Off the Shelf: A Review of The Steep and Thorny Way by Cat Winters

On the day that the news broke about the shooting in Orlando, I thought about the state of the world that we live in, and my heart wanted to break. I picked up The Steep and Thorny Way and delved into the last few chapters I had remaining. Usually, reading serves as an escape for me, a way to leave the horrors and tragedies of this world behind me just for awhile and run away to someplace new. But I didn’t pick up The Steep and Thorny Way to take me someplace new. It’s not that kind of book. This book is a reminder that atrocities such as racism and homophobia are not just an embarrassing part of our past that can be swept under the rug of history. The cruelty that stems from these ideas still exists, and our society must constantly combat them with beliefs rooted in equality and love. We’re making progress, but we still have so much further to go.

As usual, Cat Winters delivers a narrative that not only focuses on social injustices, but also transports the reader back in time to experience these issues through the eyes of the characters. The Steep and Thorny Way gives us Hanalee Denney, a biracial girl in Prohibition-era Oregon, who is trying to seek justice for her murdered father, Hank Denney, whose ghost now haunts the street where he was killed. Joe Adder, a teen boy convicted of accidentally killing Hank, also knows what it’s like to be “different” in their town of Elston. Joe claims that it wasn’t him that killed Hanalee’s father, and that the true criminal is now married to Hanalee’s mother. “Uncle Clyde” has plenty of secrets to hide, and when the story of Hank Denney’s death starts to unravel, Hanalee and Joe have to protect themselves from the prejudices propagated in their small town by the Ku Klux Klan.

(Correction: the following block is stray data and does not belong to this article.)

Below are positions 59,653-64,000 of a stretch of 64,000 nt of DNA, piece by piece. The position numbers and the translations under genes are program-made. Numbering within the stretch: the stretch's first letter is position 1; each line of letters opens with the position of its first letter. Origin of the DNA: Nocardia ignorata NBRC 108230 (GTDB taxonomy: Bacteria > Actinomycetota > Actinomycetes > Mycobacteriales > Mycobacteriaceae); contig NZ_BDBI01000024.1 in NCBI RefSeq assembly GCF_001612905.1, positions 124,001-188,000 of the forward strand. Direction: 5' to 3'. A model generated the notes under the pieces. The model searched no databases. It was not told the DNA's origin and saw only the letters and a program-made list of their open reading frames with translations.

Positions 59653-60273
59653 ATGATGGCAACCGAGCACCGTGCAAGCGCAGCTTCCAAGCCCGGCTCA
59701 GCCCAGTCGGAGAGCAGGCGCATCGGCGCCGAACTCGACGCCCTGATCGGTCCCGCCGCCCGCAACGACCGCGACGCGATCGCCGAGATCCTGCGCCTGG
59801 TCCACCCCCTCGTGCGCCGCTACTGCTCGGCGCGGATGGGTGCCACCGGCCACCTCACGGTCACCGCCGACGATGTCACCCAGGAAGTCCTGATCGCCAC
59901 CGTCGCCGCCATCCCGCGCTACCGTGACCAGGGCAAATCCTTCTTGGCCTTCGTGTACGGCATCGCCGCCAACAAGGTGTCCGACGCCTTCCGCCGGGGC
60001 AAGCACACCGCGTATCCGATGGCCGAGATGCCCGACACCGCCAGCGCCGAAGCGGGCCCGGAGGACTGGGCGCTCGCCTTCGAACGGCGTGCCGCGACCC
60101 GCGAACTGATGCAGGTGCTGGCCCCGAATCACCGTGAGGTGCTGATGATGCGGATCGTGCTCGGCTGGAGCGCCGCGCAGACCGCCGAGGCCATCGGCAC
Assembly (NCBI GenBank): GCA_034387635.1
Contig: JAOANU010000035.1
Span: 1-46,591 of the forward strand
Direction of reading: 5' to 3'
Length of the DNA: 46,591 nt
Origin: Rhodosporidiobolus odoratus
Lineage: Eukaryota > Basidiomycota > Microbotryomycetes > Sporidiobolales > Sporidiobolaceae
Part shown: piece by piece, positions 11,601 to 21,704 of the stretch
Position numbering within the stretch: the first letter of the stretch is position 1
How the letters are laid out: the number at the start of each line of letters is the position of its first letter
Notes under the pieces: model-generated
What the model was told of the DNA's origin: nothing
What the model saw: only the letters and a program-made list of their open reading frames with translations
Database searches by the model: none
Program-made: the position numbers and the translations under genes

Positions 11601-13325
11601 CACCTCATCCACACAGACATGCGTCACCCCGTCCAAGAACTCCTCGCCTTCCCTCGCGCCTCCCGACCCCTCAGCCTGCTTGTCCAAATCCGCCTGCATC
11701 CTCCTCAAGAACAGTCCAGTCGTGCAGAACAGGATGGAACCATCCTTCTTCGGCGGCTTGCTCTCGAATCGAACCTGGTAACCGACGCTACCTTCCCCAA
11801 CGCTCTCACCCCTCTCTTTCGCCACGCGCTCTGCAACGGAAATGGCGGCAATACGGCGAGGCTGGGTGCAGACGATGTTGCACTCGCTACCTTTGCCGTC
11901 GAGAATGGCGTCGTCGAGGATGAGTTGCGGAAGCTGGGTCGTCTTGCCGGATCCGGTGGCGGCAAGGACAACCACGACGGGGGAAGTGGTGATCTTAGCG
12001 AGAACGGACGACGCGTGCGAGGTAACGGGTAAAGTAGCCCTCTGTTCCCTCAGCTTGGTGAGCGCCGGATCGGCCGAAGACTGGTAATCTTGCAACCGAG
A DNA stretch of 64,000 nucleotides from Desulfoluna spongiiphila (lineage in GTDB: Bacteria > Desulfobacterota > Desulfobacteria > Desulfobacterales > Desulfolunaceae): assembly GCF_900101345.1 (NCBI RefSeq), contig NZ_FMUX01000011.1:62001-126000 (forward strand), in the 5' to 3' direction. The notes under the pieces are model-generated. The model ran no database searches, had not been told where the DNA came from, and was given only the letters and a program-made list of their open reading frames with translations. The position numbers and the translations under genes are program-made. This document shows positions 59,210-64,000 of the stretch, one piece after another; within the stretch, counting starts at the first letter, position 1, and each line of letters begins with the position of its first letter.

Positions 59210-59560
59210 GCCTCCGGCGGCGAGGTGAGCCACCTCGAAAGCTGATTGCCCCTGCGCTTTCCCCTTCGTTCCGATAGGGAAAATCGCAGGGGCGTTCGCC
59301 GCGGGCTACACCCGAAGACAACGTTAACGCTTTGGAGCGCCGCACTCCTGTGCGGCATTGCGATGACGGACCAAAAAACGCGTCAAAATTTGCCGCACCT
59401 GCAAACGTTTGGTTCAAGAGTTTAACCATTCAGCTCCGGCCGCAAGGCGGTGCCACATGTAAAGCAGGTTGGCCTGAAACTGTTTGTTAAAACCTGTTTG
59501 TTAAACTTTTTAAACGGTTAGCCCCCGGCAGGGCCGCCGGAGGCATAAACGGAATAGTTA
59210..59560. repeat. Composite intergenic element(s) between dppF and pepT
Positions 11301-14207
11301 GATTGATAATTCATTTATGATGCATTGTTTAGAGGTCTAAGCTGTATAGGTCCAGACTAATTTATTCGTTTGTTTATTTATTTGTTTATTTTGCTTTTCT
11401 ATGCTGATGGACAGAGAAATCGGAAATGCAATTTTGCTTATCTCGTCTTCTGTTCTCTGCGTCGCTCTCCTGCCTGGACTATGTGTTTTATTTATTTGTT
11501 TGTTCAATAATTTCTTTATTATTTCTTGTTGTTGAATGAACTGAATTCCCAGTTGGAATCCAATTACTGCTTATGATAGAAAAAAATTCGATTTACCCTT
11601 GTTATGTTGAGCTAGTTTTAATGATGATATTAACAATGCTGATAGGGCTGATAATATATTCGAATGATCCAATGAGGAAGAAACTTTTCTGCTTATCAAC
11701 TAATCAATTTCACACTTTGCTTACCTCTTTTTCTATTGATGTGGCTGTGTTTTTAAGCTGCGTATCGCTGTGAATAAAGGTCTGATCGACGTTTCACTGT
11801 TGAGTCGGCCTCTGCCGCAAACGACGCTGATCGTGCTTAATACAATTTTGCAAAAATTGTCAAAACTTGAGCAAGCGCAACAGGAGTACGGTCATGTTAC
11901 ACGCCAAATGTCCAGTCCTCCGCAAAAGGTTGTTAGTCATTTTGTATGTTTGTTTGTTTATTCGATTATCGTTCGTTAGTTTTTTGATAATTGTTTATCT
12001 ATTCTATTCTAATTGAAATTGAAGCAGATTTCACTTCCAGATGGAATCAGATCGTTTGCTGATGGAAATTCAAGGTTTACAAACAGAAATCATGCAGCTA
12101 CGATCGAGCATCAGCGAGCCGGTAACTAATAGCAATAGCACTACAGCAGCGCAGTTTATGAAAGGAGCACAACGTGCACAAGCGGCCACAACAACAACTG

Readers of Shakespeare’s Hamlet will be delighted to draw together all of the parallels in this retelling, but they will also find that this story has a unique twist and will keep you guessing until the very end. Certainly, writing about the kinds of prejudices faced by the characters in this book had to be tricky, but their story is one that needs told, especially in this day and age when hate is still prevalent. Winters does a masterful job and bestows upon her readers the ingredients for overcoming hate: bravery, hope, and love.

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“Hate doesn’t even begin to describe what’s happening. (…) People in this state are controlling who can and can’t breed, Hanalee. They’re eradicating those of us who aren’t white, Protestant, American-born, or sexually normal in their eyes. They’re ‘purifying’ Oregon.”

Summary (via Goodreads)

Scene: Oregon, 1923.

Dramatis personae:

Hanalee Denney, daughter of a white woman and an African American man

Hank Denney, her father—a ghost

Greta Koning, Hanalee’s mother

Clyde Konig, doctor who treated Hank Denney the night he died, now Hanalee’s stepfather

Joe Adder, teenage boy convicted of accidentally killing Hank Denney

Members of the Ku Klux Klan

Townspeople of Elston, Oregon

Question: Was Hank Denney’s death an accident…or was it murder most foul?

A thrilling reimagining of Shakespeare’s Hamlet, The Steep and Thorny Way tells the story of a murder most foul and the mighty power of love and acceptance in a state gone terribly rotten.

1920s Oregon is not a welcoming place for Hanalee Denney, the daughter of a white woman and an African-American man. She has almost no rights by law, and the Ku Klux Klan breeds fear and hatred in even Hanalee’s oldest friendships. Plus, her father, Hank Denney, died a year ago, hit by a drunk-driving teenager. Now her father’s killer is out of jail and back in town, and he claims that Hanalee’s father wasn’t killed by the accident at all but, instead, was poisoned by the doctor who looked after him—who happens to be Hanalee’s new stepfather.